- Review: Explore Scientific 16”, Europe edition, late 2016
- VITE 2X Barlow Lens Review
- Sky Commander Review
- Wireless Control of Canon EOS DSLRs with DSLR Controller and TP-Link MR3040 W...
- Review of the 18” f/5 Otte binodobson
- Wireless Telescope Control for Celestron (and Compatible) Scopes
- A Review of Teeter STS18
- MesuMount 200 Review
- First Light with the Prototype 8x42 Space WalkerTM 3D Binoculars
- INTERSTELLARUM DEEP-SKY ATLAS (FIELD EDITION) REVIEW
- THE BAADER BBHS-SITALL SILVER DIAGONAL
- Explore Scientific AR 102
- Review: davejlec's Paralellogram Mount
- Annals of the Deep Sky, Volumes One and Two
- Discovery 17.5” Split Tube Dobsonian Telescope
CNers have asked about a donation box for Cloudy Nights over the years, so here you go. Donation is not required by any means, so please enjoy your stay.
Highlights: Comet Journal, Martian Landers, Meteor Showers, Planet Plotting, February Moon
Focus Constellations: Leo, Cancer, Gemini, Orion, Taurus, Auriga, Perseus, Cassiopeia, Cepheus, Draco, Ursa Minor, Ursa Major, Lynx, Camelopardalis
There once was a mystery in Lynx. The story opened in 1790 when William Herschel discovered a small, nebulous glow about 2½° northwest of 27 Lyncis. He later added it as number 830 in his list of "very faint nebulae" (abbreviated H-III-830) and apparently moved on without noticing a second, fainter blur of light just to the northeast. That second object was discovered 66 years later by William Parsons, 3rd Earl of Rosse, through his 72-inch "Leviathan" reflector. Both were later incorporated into John Dreyer's New General Catalog. NGC 2474 is described as "faint, pretty small, extended?, brighter middle, very small star?, large star north following." NGC 2475 is simply noted as "makes a double nebula with" NGC 2474.
One of the greatest naked-eye challenges goading amateur astronomers around the world is trying to spot the elusive arc of nebulosity known as Barnard's Loop. Cataloged officially as Sharpless 2-276, Barnard's Loop is a ghostly, 10°-wide semicircular bow of nebulosity that wraps around the eastern side of Orion, the Hunter. In long exposure photographs, it bears the unmistakable resemblance to portions of the Veil Nebula supernova remnant in Cygnus. Spotting it by eye stands as a monumental test for observers.
Highlights: Comet Journal, Martian Landers, Meteor Showers, December Solstice, Planet Plotting, December Moon
Focus Constellations: Camelopardalis, Auriga, Gemini, Orion, Taurus, Perseus, Cassiopeia, Andromeda, Pegasus, Cepheus, Draco, Ursa Minor, Ursa Major, Lynx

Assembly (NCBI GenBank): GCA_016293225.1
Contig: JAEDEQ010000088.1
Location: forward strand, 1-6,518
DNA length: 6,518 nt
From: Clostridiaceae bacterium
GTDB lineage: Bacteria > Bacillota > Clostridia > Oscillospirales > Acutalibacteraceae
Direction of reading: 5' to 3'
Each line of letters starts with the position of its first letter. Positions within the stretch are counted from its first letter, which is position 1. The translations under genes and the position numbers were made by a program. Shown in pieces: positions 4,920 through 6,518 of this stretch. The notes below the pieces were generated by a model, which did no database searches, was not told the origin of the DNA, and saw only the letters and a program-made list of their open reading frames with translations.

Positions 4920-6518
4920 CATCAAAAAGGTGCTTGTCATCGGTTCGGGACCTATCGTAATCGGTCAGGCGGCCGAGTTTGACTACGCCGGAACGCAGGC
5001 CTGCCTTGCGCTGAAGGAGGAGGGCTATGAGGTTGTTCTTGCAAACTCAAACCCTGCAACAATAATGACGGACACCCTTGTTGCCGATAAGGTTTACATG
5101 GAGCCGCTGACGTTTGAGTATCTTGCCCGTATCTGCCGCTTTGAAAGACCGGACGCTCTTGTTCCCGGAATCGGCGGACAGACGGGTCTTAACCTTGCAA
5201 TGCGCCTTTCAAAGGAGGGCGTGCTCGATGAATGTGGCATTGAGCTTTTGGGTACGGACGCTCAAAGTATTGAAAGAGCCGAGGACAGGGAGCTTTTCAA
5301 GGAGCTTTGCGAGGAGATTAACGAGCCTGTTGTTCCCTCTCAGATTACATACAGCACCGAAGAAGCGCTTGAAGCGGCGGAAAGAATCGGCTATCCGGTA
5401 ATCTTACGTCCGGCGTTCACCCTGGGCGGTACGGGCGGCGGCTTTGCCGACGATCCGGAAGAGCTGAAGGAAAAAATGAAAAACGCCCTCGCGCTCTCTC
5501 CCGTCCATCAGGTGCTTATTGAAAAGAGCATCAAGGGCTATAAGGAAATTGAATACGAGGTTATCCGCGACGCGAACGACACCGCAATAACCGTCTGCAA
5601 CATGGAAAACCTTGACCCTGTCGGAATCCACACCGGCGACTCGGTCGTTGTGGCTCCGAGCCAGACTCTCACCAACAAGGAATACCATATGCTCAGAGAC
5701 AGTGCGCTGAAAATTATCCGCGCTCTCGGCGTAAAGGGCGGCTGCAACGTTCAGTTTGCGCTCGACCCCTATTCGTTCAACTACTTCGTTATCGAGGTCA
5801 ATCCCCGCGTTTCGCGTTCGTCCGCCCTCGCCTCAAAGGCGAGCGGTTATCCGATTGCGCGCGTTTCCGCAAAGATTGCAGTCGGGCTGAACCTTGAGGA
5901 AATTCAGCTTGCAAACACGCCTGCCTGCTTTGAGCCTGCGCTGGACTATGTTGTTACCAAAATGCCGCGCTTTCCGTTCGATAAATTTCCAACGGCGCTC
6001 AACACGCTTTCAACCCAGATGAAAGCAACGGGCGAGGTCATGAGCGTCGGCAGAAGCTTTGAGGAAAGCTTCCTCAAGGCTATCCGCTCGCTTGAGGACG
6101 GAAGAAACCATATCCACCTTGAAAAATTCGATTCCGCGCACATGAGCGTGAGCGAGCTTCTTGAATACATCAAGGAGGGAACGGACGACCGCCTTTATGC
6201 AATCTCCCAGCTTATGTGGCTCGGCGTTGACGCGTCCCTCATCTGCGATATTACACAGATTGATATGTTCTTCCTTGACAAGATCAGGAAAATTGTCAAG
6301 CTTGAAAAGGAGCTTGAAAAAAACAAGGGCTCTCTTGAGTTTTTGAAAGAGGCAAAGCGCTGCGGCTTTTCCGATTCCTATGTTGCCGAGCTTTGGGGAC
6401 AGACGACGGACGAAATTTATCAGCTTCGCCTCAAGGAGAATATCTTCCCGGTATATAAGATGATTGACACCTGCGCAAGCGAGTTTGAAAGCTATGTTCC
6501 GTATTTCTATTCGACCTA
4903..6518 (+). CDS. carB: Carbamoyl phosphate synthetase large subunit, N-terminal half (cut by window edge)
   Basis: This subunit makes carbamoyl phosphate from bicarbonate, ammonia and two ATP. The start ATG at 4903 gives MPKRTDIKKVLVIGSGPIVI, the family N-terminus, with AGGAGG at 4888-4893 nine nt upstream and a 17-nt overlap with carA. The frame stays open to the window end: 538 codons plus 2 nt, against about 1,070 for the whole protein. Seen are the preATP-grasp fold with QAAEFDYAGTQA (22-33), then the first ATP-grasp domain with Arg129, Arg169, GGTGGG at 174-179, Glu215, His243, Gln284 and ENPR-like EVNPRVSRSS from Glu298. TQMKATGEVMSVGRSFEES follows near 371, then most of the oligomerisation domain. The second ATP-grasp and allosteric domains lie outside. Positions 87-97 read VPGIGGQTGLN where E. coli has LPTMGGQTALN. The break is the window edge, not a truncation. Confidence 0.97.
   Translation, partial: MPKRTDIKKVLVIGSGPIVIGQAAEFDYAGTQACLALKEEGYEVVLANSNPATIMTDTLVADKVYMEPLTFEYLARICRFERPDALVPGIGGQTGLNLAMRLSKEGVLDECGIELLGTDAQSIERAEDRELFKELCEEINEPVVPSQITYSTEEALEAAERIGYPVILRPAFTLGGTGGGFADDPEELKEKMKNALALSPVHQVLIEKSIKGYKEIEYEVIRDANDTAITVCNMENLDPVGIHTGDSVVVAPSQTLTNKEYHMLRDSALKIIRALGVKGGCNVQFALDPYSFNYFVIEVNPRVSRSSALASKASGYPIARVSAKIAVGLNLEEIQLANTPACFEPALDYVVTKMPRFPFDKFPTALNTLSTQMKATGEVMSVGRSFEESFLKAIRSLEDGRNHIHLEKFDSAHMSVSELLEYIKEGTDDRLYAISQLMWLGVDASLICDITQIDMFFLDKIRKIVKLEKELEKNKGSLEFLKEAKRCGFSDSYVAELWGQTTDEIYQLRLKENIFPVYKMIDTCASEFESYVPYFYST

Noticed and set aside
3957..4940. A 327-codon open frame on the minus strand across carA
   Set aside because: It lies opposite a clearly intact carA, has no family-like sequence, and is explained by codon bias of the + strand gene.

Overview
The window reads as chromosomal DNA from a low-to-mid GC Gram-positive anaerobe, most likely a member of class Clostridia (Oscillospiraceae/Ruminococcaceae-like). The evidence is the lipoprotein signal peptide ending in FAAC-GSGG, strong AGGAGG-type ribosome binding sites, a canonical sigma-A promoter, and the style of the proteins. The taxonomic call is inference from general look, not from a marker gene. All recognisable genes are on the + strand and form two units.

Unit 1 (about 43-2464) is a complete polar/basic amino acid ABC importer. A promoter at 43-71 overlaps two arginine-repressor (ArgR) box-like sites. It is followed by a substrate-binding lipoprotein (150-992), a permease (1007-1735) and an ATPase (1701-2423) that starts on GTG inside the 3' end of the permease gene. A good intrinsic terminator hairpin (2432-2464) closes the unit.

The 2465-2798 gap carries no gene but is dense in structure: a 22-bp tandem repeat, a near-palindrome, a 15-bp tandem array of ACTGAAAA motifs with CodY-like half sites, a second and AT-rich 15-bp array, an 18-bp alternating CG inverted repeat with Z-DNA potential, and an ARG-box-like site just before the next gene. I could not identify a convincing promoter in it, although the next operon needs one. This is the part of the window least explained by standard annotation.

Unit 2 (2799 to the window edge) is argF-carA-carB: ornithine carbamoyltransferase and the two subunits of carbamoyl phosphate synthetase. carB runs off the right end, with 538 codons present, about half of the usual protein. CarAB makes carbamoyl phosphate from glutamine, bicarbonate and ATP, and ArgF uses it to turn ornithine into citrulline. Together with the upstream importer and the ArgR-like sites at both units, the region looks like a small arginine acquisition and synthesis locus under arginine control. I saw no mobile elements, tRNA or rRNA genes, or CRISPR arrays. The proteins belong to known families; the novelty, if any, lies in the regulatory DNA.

I’ve received several private messages from a few people on CN who have seen some pictures I’ve posted of the telescope I made, which is also my icon picture, and asked if I had a build thread. I didn’t. But all along I had an idea of writing this article because while I have seen many pictures and build threads of outstanding scopes built by people who are obviously either machinists, carpenters or engineers or just very experienced builders with a full suite of shop tools, I am none of those and I only have a couple of hand tools and minimal skills & experience. But I built this thing and it’s outstanding, so I figure that maybe there are folks out in the world who would like give telescope making a try but might be a little intimidated by some of the beautiful work displayed, especially on the DIY forum. This is NOT another “How to Build a Telescope” article. Rather, it’s more of an idea on why I built what I did, some of the planning and thought processes involved and how to get around the lack of tools or skills. (Hint – subcontract the hard stuff.)
Let's begin this challenge with a riddle. What's big and round, close at hand, and yet nearly impossible to see? If you answered "the Fornax Dwarf Galaxy," then you are correct! The Fornax Dwarf, a dwarf spheroidal system, covers a 17'x13' area of our late autumn sky and lies about 530,000 light years from the Milky Way. That's well within the confines of our Local Group of galaxies. And with a magnitude rating of 9.3, it sounds like it should be bright and easy to see. But when we look its way, it's not there. Even the best photos manage to record only an incredibly dim, elliptical haze peppered by some 19th-magnitude stars!
I have been considering buying or making a 16 incher for a while now. Mirrors only (if you wanted to make your own scope) cost at least 1200€ to 1400€ (Hubble optics or GSO, not counting import duties and shipping cost). So, when I learned that Explore Scientific had a European sales on their Ultra Light series, placing the 16” at 1698€, I jumped on it!
This review describes the VITE 2x Barlow lens including my initial impressions of build and optical quality. I observe from a suburb in the southeast U.S. I have one telescope, an 8-inch Dobsonian, and have had it for approximately five years. The photos included in this review represent my first crack at astro-imaging. I wanted to try prime focus photography with my DSLR but my focuser does not have enough in-travel to do so. I used the Barlow to achieve focus with my telescope/focuser/camera combination.
Highlights: Comet Journal, Martian Landers, Meteor Showers, Polar Reversal?, Planet Plotting, November Moon
Focus Constellations: Camelopardalis, Auriga, Taurus, Perseus, Cassiopeia, Andromeda, Pegasus, Cepheus, Cygnus, Lyra, Draco, Ursa Minor, Ursa Major, Bootes